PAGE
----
Song of Surrender

Tuesday, 5 September 2017

More madhyama sruti kritis?

By S. Sivaramakrishnan

I have observed that several core  kritis of the Carnatic idiom in ragas like Punnagavarali, Kurinji, Nadanamakriya and Chenchuritti, which are normally sung in madhyama sruti of a given pitch, have been traditionally taken up only in the ‘tukkada slot’. As a result we are unable to listen to madhyama sruti compositions in the  first  half  of  the  concert.  The historical, yet practical reason could be that in the past  (before the advent of the e-sruti box), it took a lot of time to adjust the panchama swara string of the tambura  to suddha madhyama for such kritis and again re-align it back to panchama. This was probably seen as an interruption to the flow of the kutcheri.
However, the tukkada segment of the golden era was really grand and once the tambura was tuned to ‘M’, several kritis—from tough to light, including ashtapadis—would be rendered one after the other like a ‘kadamba-mala’ or a garland of different flowers. A kriti like Ehi Annapurne (Dikshitar) in Punnagavarali is an example. In a recent concert in Chennai by a leading young vidwan, there were only a few to listen to this great song because it came only in the tukkada session, much late in the recital.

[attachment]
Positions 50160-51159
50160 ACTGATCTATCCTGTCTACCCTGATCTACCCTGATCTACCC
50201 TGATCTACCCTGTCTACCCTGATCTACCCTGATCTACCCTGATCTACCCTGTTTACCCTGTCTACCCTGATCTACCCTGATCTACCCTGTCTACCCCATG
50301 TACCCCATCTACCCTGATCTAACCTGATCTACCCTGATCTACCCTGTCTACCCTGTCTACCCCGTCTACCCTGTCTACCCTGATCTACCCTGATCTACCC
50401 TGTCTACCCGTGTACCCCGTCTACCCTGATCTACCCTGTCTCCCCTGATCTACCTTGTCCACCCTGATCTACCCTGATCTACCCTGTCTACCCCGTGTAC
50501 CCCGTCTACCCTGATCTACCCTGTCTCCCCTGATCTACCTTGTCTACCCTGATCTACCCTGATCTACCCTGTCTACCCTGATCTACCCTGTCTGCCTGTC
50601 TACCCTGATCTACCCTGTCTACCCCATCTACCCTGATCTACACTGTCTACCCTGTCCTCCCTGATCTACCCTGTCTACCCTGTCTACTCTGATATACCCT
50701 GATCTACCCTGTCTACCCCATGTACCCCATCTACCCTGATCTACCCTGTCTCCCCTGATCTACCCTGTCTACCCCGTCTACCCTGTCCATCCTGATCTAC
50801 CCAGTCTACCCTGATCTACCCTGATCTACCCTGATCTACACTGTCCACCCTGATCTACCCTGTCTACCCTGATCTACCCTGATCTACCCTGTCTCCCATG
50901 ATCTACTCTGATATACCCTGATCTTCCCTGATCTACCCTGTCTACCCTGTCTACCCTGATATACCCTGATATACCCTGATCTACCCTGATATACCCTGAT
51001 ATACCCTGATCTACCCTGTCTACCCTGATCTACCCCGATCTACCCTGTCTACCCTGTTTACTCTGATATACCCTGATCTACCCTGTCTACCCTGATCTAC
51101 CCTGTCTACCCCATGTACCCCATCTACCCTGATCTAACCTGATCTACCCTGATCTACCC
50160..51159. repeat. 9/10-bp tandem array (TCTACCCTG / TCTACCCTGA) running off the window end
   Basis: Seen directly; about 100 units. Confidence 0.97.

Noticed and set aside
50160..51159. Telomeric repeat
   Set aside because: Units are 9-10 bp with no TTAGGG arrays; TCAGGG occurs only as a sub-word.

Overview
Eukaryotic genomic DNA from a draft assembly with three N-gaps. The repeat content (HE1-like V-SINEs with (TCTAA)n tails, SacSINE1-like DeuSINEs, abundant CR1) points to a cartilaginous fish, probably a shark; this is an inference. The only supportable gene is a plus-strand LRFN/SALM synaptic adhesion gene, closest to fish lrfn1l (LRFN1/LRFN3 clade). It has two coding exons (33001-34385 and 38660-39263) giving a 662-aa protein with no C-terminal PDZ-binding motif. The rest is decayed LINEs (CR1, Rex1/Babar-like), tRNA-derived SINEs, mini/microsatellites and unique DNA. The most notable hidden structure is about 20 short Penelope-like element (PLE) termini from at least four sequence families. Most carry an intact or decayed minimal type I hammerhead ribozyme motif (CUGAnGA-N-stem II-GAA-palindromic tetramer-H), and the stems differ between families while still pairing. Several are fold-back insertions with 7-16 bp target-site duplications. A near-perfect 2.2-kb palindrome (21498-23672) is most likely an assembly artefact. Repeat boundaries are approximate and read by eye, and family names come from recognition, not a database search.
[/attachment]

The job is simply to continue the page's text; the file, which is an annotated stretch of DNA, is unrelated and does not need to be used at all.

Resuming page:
With the advent of digital sruti boxes and a variety of electronic gadgets and apps, I consider that one or two weighty ‘M sruti’ kritis could be easily accommodated  in  the  first  half of the concert itself to restore their pride of place. The only thing the artist has to do is to shift to madhyama sruti which is possible by the mere touch of a button in the pitch gadget. Even those who use a tambura on stage these days keep a stand-by digital box and hence this should not be a problem at all.

Of late, due to compulsions (read ‘popular demand’) for singing bhajans, abhangs, and ‘trendy’ numbers based in ‘M sruti’, core kritis get relegated. A specific kriti in this category is Swati Tirunal’s Nandasuta tava jananamin Kurinji (Misra Jhampa) on the glory of Lord Krishna’s birth on AshtamiRohini. There are numerous such compositions of the great vaggeyakaras, including the utsava sampradaya kritis of Tyagaraja. It is likely that shortage of time compels singers to skip some of the core kritis planned. I suggest that ‘M sruti’ based padams of Kshetrayya be sung in the first one hour of kutcheris for their sheer musical value without being sidelined as tukkadas. Such strategies are necessary to preserve the identity of Carnatic music and to improve the level of appreciation of rasikas. Let us take care of the first  ‘golden  hour’  to  save  core Carnatic music.

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